Auto Instructor Lonny Lunn Receives Instructor Recognition Award

Congratulations to Senior Automotive Instructor Lonny Lunn, a 2015 recipient of the Automotive Service Excellence (ASE) Industry Education Alliance Instructor Recognition Award!

Lonny holding award.

The ASEIEA award is used to recognize instructors who have gone above and beyond in helping their students and advancing their career in technical education.

To achieve this recognition, instructors must meet a number of criteria, including at least five years of teaching experience; documented attendance at instructor training events; a history of placing students in work-based learning assignments; and ASE Master Certification in the area in which they teach.

Lonny talking with student next to car.

“Receiving this award is a great honor,” said Lunn. “Being with the students is the best part of my job. I enjoy nothing more than that learning moment—that moment when I see something click with my students.”

Lunn has been with Dunwoody since 2002. He currently manages the Honda Professional Auto Career Training (PACT) program.

Sewing Program Featured on PBS Documentary Series Dropping Back In

Dunwoody College’s partnership with the Makers Coalition will again be featured on the PBS documentary series Dropping Back In.

ThSewing students at work.e five-episode series illustrates the enormous personal and societal costs to students who drop out of high school, and how successful training-based programs—such as those offered by Dunwoody—can help counter those losses.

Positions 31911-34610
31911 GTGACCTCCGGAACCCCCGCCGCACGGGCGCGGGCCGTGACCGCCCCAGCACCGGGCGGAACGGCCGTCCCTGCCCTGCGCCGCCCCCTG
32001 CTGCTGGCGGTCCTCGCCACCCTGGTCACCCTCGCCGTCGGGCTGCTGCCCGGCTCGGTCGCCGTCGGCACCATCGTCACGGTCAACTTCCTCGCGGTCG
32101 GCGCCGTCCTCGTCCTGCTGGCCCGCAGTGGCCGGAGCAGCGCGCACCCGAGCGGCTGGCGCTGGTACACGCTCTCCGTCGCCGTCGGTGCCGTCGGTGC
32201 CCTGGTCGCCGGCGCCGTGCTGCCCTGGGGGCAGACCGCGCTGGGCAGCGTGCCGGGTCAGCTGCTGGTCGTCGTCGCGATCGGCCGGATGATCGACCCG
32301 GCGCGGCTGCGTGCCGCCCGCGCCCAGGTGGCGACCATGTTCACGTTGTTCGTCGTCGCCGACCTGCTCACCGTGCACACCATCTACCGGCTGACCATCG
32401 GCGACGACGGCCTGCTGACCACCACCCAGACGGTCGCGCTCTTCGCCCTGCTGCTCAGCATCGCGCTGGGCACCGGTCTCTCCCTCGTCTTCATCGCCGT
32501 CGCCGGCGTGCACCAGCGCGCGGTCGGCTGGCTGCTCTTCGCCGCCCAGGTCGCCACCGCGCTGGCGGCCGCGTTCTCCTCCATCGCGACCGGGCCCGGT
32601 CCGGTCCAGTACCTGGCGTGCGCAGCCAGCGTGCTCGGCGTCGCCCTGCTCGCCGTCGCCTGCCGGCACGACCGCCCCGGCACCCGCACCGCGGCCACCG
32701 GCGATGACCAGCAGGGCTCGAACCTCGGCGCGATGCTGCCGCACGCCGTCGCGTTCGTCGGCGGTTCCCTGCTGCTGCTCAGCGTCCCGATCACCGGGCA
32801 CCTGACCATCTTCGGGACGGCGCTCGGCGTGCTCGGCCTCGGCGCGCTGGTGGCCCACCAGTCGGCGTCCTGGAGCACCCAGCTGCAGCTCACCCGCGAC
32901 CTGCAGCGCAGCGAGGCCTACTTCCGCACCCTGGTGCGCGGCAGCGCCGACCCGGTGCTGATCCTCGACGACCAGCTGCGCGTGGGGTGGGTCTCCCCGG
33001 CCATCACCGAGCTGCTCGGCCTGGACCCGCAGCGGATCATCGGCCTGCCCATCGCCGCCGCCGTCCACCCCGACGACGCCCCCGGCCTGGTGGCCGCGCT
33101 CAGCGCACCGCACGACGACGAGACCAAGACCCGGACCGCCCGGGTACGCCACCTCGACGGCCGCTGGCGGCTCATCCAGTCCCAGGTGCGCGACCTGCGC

Dunwoody’s Dean of Workforce Training & Continuing Education Debra Hanson (Kerrigan) as well as two sewing program graduates are featured in the fifth episode of the series “Building A Better Future.”

Two sewing students examining project.

“Building A Better Future” will air Sunday, Sept. 27, at 7:30 p.m. on Twin Cities Public Televison (tpt), with repeats on October 3 and 4. Pioneer Public Television (KWCM) will run the show on September 27 and 29.

If you can’t catch the documentary those evenings, the full show can also be found here:

Dr. Whitney Harris Speaks at 72nd Diversity Forum: Multicultural Student Day

Dr. Whitney Harris Speaks at Diversity ForumAround 30 Dunwoody students, local high school students, and employees attended the 72nd Diversity Forum on Sept. 16, joining Executive Director of Diversity at Minneapolis Community and Technical College, Dr. Whitney Harris to celebrate Multicultural Student Day. His talk focused on the importance of being rooted in one’s self and striving toward open-mindedness.

“One thing that most Americans don’t know … is that from the very day this country was founded, we were already the most diverse country in the world, “ Dr. Harris said, “I think there’s a connection between that and some of the things we’ve been able to accomplish as a people.”

To continue moving forward and growing as a people, Dr. Harris encouraged students to sharpen these four diversity skills:

  • Be comfortable with who you are
  • Be comfortable with differences
  • Be comfortable with the ever-changing environment
  • Take Risks

“Diversity is just the guts of this country,” he said, “there is no group here that can claim to have built this country. We all did.”

Diversity Forums, which are held once a month throughout the academic year, help the campus community explore different cultures and various perspectives.

Dr. Whitney Harris poses with President Rich Wagner and Dr. Leo Parvis